Navigation Links
Climate change clues from tiny marine algae -- ancient and modern
Date:2/4/2013

Microscopic ocean algae called coccolithophores are providing clues about the impact of climate change both now and many millions of years ago. The study found that their response to environmental change varies between species, in terms of how quickly they grow.

Coccolithophores, a type of plankton, are not only widespread in the modern ocean but they are also prolific in the fossil record because their tiny calcium carbonate shells are preserved on the seafloor after death the vast chalk cliffs of Dover, for example, are almost entirely made of fossilised coccolithophores.

The fate of coccolithophores under changing environmental conditions is of interest because of their important role in the marine ecosystem and carbon cycle. Because of their calcite shells, these organisms are potentially sensitive to ocean acidification, which occurs when rising atmospheric carbon dioxide (CO2) is absorbed by the ocean, increasing its acidity.

There are many different species of coccolithophore and in an article, published in Nature Geoscience this week, the scientists report that they responded in different ways to a rapid climate warming event that occurred 56 million years ago, the Palaeocene-Eocene Thermal Maximum (PETM).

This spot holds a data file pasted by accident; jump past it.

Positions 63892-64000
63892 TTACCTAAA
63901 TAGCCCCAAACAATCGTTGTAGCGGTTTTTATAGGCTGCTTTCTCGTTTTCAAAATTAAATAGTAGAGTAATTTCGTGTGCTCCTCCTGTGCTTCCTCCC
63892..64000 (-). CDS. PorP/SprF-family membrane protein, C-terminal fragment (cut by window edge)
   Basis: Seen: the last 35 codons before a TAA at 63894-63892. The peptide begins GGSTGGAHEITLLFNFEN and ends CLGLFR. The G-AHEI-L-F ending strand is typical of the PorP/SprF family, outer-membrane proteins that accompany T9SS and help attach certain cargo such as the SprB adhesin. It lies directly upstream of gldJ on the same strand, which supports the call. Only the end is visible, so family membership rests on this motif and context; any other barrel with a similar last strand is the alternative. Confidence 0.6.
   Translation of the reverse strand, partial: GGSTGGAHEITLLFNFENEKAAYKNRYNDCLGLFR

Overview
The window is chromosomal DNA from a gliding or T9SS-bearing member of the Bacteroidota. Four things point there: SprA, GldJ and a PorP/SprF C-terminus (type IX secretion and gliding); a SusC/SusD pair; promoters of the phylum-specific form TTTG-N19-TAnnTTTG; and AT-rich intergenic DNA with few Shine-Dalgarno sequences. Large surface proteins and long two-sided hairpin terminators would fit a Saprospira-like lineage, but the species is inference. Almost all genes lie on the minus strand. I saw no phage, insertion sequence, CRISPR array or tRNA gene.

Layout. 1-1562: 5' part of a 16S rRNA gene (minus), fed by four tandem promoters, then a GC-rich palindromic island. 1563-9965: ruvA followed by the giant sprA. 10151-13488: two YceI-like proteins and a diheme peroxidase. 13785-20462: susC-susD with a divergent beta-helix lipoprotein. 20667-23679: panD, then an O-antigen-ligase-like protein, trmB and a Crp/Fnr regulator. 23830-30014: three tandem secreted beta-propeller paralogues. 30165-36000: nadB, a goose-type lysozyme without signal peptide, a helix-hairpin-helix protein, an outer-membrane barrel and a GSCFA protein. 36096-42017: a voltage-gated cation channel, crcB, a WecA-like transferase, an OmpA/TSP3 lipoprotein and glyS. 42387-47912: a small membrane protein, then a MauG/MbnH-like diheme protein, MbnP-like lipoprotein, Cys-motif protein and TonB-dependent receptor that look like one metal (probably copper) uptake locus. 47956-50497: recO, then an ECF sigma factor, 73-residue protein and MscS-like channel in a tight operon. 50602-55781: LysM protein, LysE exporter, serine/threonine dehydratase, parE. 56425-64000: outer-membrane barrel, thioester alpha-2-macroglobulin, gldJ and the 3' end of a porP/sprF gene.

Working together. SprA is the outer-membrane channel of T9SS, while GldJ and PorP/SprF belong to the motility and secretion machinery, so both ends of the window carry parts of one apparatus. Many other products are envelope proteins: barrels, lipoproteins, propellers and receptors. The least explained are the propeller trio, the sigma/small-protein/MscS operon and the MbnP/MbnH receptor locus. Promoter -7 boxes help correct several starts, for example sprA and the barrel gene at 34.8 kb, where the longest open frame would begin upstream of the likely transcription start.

The study, involving researchers from the University of Southampton, the National Oceanography Centre and University College London, found that the species Toweius pertusus continued to reproduce relatively quickly despite rapidly changing environmental conditions. This would have provided a competitive advantage and is perhaps why closely-related modern-day species considered to be its descendants, (such as Emiliana huxleyi) still thrive today.

In contrast, the species Coccolithus pelagicus grew more slowly during the period of greatest warmth and this inability to maintain high growth rates may explain why its descendants are less abundant and less widespread in the modern ocean.

"This work provides us with a whole new way of looking at living and fossil coccolithophores," said lead author Dr Samantha Gibbs, Senior Research Fellow at University of Southampton Ocean and Earth Science.

By comparing immaculately preserved and complete fossil cells with modern coccolithophore cells, the researchers could interpret how different species responded to the sudden increase in environmental change at the PETM, when atmospheric CO2 levels increased rapidly and the oceans became more acidic.

"We use knowledge of how coccolithophores build their calcite skeletons in the modern ocean to interpret how climate change 56 million years ago affected the growth of these microscopic plankton," said co-author Dr Alex Poulton, a Research Fellow at the National Oceanography Centre.

"This is a significant step forward and allows us to view fossils as cells rather than dead 'rocks'. Through this we can begin to understand the environmental controls on oceanic calcification, as well as the potential effects of climate change and ocean acidification."


'/>"/>